There are four Gospel (meaning “Good News”) accounts about Jesus’ life and teaching. This devotional focuses on the first chapter in the Gospel of John. John chapter 1 is different than the other accounts. Rather than beginning with Jesus’ birth (the famous “Christmas” story), it begins with poetry, calling Jesus the “Word” and describing his relationship with God and with us.
John 1: 1-5 & 14
In the beginning was the Word, and the Word was with God, and the Word was God. 2 He was with God in the beginning. 3 Through him all things were made; without him nothing was made that has been made. 4 In him was life, and that life was the light of all mankind. 5 The light shines in the darkness, and the darkness has not overcome it.
14The Word became flesh and made his dwelling among us. We have seen his glory, the glory of the one and only Son, who came from the Father, full of grace and truth.
Questions to Consider
1. Why do you think the author chose to call Jesus, the “Word”?
2. According to John, what is Jesus’ relationship with God?
3. What do you think it means when it says, “The Word became flesh and made his dwelling among us” or in the Message version, “the Word became flesh and blood and moved into the neighborhood?” What does this tell us about Jesus?
4. What would it look like if God moved into your “neighborhood”? Into your dorm? Onto Greek row? Into your fraternity house?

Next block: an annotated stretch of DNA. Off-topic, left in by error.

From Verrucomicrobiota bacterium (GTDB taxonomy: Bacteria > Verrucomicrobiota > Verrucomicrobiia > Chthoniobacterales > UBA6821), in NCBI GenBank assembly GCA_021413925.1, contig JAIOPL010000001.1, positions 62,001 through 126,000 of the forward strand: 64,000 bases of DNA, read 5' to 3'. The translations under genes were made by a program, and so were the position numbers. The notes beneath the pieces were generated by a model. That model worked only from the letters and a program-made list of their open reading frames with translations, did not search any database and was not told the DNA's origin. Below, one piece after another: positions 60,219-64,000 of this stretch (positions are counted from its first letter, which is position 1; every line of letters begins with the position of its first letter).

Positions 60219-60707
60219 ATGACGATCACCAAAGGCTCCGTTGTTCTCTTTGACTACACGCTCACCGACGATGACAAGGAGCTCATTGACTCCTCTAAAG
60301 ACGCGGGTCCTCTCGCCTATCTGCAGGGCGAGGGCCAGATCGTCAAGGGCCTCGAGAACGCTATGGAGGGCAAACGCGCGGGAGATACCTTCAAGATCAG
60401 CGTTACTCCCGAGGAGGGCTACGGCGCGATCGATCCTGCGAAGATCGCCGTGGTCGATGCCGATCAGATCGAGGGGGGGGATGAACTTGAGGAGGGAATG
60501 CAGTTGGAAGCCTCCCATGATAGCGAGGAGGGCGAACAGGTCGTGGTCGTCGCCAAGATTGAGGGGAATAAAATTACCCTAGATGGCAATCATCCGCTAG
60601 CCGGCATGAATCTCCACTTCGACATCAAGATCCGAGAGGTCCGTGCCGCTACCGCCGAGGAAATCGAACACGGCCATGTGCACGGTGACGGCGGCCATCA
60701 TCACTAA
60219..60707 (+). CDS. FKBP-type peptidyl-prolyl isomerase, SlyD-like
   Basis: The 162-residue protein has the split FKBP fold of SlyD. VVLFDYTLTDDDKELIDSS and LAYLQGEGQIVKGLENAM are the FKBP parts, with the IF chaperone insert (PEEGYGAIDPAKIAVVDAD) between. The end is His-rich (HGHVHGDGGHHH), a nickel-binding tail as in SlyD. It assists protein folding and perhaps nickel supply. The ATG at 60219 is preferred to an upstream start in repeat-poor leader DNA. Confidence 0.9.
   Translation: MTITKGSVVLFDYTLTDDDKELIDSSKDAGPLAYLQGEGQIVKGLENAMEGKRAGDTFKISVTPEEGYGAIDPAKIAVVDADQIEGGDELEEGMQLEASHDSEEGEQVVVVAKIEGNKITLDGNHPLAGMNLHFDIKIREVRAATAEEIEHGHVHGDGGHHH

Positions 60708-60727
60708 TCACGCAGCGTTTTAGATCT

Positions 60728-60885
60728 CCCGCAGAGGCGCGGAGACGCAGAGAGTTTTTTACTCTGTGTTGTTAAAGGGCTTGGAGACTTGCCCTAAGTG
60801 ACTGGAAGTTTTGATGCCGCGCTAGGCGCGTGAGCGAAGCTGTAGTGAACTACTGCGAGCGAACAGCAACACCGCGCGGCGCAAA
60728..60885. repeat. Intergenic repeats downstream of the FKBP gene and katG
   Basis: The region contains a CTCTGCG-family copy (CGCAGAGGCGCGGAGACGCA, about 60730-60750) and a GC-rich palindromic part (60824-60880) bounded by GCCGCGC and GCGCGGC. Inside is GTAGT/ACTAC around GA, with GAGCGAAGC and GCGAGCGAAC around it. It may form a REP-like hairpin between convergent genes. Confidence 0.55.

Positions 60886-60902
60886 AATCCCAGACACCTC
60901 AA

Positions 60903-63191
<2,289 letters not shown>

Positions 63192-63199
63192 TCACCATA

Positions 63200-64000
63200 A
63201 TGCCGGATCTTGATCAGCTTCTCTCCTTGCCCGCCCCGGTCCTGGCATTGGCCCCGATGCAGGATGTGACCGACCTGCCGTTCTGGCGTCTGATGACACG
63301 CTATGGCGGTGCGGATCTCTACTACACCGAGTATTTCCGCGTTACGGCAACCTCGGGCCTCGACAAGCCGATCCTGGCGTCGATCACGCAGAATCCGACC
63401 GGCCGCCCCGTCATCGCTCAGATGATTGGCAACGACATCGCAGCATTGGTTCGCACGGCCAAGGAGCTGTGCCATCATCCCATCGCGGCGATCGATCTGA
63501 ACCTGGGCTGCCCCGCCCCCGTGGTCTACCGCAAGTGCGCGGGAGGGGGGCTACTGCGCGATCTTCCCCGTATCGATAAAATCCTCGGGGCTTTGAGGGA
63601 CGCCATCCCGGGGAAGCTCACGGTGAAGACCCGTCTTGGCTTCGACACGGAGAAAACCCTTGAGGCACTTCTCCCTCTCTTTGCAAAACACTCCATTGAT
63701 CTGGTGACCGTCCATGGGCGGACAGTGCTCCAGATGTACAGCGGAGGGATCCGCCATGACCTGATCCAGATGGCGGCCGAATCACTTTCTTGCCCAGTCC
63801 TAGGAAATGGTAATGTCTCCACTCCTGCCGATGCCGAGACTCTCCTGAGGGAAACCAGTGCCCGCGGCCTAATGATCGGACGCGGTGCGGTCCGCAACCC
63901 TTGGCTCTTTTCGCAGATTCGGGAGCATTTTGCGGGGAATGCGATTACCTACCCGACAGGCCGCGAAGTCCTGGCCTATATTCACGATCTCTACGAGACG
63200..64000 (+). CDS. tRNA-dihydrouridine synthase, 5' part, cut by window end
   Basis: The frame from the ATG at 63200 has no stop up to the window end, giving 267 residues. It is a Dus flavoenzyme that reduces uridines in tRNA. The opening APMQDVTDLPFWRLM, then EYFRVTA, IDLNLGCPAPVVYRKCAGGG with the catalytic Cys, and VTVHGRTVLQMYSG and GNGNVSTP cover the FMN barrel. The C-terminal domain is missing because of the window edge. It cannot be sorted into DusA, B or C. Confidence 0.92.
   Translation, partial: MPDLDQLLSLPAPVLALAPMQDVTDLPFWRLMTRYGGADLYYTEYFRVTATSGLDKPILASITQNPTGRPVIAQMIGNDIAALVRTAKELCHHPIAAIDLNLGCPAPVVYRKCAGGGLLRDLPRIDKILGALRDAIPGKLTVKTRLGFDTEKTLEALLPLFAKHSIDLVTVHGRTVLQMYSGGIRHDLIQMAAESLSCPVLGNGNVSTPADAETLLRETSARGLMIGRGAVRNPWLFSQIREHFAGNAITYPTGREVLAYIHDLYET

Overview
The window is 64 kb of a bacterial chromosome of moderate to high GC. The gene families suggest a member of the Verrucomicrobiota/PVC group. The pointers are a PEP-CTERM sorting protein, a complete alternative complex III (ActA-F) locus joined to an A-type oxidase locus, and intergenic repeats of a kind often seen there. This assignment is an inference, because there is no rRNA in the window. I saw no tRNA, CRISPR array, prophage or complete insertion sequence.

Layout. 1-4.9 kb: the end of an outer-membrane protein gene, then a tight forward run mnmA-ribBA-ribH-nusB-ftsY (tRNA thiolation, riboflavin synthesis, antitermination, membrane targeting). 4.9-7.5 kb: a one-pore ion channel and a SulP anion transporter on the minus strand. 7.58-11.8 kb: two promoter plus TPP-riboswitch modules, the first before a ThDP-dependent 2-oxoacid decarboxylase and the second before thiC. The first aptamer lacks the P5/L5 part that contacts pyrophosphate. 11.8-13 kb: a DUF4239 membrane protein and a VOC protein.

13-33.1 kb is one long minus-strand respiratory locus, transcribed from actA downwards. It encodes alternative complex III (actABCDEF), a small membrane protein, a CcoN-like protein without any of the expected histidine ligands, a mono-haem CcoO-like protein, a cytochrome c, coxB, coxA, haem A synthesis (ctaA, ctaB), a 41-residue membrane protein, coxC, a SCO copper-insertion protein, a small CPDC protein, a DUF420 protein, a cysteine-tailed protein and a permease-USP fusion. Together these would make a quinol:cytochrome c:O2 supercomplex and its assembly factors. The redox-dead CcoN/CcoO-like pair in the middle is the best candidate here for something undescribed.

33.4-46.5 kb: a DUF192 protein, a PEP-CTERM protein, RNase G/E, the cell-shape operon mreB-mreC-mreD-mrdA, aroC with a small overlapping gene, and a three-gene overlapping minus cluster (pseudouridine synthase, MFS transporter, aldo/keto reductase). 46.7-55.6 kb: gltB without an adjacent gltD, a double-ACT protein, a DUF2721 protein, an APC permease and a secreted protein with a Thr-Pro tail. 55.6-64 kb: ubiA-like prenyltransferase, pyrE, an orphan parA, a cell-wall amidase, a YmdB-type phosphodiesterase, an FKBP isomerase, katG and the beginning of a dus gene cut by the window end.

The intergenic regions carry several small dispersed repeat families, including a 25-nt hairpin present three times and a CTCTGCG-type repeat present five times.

All around us there are amazing and beautiful things: sunsets & sunrises, random acts of kindness, healthy relationships and true brotherhood & sisterhood. But amid the good, something is wrong. Conflict goes unresolved. People hurt one another and themselves. Politics seem to result in more division than unity. And the world constantly grieves over death and suffering.
We as Christians believe that God created the whole world for holistic good. Not a cheesy kind of good, where everyone has fake white smiles, perfectly molded bodies and the sun shines every day. But adeep and real good, what Jewish people refer to as “shalom” (peace). Everything and everyone is right with one another. Shalom is a world filled with deep love, forgiveness, sacrifice, generosity, and grace.
But something is wrong. For some reason, whether it’s fear, pride, or stubbornness, we reject God’s leadership- his idea of goodness. We cling to control, to the idea that we can be “gods” in our own life, hurting others and ourselves in our effort to control everything. God, in his eternal love and grace for us, didn’t walk away and leave us in this mess. And he didn’t require us to clean ourselves up and come to him. Rather, he came to us. God, in the form of Jesus, put on flesh and blood and moved into our neighborhoods, to show us what it looks like to truly love, to truly forgive, and to experience a full and whole life, both now and for eternity.
Where are you at with this idea? What questions do you have? What blocks you from inviting Jesus to move into your neighborhood?